Alternatively, you can learn to talk briefly about technical principles that never change. These are more complicated topics and they will take you longer to grasp but showing knowledge in these areas is impressive. You can reference, for instance, the following things when discussing if places are good to work at or not:

  • Firms should use source code version control, which is a basic prerequisite to be a software company to track any code changes
  • Software testing is important; it makes sure that the code can be changed (refactored) and doesn’t “break” existing functionality
  • Good firms follow principles like KISS (keep it simple), DRY (don’t repeat yourself), YAGNI (you aren’t going to need it, don’t program stuff that has no use now); these concepts can be beneficial to you in your daily life outside tech, as well.
  • Try to understand Joel Spolsky's 12 point list about what makes a good technical team; he wrote it over 20 years ago and it didn’t lose relevance; do the companies you represent fulfil at least some of these 12 points?

Offer Career Coaching

Maybe this point is most accessible to (good) recruiters and gives the biggest benefit to candidates: Developers are strong at technical topics, but they are almost always weak when it comes to most career-related topics. I don’t remember even one meeting where I couldn’t offer at least one or two tips that engineering candidates found useful. Typical topics on which a recruiter can give advice are:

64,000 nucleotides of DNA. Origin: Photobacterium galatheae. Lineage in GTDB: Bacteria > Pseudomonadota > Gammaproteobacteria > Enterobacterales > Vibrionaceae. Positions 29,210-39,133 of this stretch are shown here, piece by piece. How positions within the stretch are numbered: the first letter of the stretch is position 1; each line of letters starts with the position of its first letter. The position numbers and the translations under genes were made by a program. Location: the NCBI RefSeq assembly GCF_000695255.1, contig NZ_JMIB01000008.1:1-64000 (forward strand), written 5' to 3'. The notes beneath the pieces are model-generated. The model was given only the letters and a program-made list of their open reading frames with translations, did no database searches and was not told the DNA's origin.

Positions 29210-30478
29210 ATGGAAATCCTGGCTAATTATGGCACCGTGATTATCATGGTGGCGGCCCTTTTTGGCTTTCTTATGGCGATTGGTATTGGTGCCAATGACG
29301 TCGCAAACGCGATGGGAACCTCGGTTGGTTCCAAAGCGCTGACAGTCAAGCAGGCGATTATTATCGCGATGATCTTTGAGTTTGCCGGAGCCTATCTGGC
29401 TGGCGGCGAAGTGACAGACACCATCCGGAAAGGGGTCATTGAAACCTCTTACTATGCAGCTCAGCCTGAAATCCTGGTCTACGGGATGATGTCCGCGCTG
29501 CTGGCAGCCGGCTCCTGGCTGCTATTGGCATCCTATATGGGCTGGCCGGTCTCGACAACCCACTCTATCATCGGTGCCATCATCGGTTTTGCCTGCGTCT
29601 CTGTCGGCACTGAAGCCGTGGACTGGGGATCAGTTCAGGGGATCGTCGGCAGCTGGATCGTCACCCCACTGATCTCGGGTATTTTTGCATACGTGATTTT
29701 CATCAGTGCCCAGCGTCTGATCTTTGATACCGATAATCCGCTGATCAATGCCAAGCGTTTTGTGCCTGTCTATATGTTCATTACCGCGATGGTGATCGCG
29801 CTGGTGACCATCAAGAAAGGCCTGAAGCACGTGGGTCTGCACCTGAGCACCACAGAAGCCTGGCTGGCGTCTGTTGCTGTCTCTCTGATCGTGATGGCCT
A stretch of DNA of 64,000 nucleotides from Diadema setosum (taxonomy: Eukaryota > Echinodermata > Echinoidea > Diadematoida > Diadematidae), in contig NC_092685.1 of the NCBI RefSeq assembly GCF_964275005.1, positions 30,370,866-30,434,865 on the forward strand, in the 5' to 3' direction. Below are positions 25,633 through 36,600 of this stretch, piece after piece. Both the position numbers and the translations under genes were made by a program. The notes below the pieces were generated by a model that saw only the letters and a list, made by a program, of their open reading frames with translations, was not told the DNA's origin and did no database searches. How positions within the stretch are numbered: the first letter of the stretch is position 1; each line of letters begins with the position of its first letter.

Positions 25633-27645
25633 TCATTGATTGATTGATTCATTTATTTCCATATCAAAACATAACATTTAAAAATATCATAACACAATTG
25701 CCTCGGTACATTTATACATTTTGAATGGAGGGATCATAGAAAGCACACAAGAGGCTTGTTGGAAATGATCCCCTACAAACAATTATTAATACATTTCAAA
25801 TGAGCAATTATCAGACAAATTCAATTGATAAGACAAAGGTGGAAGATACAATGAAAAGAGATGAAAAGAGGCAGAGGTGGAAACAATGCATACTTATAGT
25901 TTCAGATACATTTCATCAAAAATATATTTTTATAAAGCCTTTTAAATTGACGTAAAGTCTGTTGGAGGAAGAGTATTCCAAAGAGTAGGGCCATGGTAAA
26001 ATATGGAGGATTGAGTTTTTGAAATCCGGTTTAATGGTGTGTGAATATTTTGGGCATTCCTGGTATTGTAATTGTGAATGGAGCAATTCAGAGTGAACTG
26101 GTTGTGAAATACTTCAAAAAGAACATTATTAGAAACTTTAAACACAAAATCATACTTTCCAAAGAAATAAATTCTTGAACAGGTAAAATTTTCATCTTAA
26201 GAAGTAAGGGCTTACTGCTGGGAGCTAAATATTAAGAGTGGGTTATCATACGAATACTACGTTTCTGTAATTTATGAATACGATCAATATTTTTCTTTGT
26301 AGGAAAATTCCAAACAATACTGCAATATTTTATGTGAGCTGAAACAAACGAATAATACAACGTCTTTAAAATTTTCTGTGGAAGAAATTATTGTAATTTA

• How to make a CV that is easy to read
  • How to ask for a raise/How to negotiate a salary offer
  • Share knowledge of current market rates
  • Share knowledge of local labour laws, what are employers allowed to do?
  • Give tips on general “good” behaviour in an interview

See these two tweets as examples:

I even wrote a guide that covers mostly career topics: “Coderfit: All you need to know for your programming career”. Some readers even come to me for paid coaching sessions on these topics, so there must be a need. (And for me, it’s a nice change from the daily agency grunt work)